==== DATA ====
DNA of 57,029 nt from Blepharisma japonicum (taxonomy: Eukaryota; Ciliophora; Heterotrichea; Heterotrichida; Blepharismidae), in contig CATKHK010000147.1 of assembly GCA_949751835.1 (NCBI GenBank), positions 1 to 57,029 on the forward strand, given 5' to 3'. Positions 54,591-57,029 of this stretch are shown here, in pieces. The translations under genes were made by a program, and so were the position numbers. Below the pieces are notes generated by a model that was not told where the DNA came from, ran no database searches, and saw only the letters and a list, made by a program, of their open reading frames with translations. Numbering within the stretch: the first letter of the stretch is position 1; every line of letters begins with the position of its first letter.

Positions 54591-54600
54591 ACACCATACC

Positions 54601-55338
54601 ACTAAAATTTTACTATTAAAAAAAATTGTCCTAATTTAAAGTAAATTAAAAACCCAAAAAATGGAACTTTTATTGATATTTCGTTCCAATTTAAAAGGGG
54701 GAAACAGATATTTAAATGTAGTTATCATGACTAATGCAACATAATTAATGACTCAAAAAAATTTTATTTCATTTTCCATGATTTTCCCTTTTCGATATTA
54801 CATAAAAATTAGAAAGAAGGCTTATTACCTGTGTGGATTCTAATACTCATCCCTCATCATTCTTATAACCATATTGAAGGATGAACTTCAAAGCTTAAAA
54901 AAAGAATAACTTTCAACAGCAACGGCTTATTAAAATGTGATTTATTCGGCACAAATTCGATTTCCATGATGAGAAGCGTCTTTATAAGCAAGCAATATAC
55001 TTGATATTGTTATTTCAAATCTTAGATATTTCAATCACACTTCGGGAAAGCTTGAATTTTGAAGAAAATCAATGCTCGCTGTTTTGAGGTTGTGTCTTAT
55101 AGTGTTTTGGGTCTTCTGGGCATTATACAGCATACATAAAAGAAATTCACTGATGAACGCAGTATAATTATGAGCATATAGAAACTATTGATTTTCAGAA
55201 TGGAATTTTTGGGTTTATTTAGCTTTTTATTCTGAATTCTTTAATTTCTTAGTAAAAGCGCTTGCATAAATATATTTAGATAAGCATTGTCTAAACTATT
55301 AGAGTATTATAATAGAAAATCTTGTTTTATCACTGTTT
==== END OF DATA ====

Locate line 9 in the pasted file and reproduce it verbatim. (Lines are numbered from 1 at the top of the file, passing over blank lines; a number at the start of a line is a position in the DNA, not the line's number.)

55001 TTGATATTGTTATTTCAAATCTTAGATATTTCAATCACACTTCGGGAAAGCTTGAATTTTGAAGAAAATCAATGCTCGCTGTTTTGAGGTTGTGTCTTAT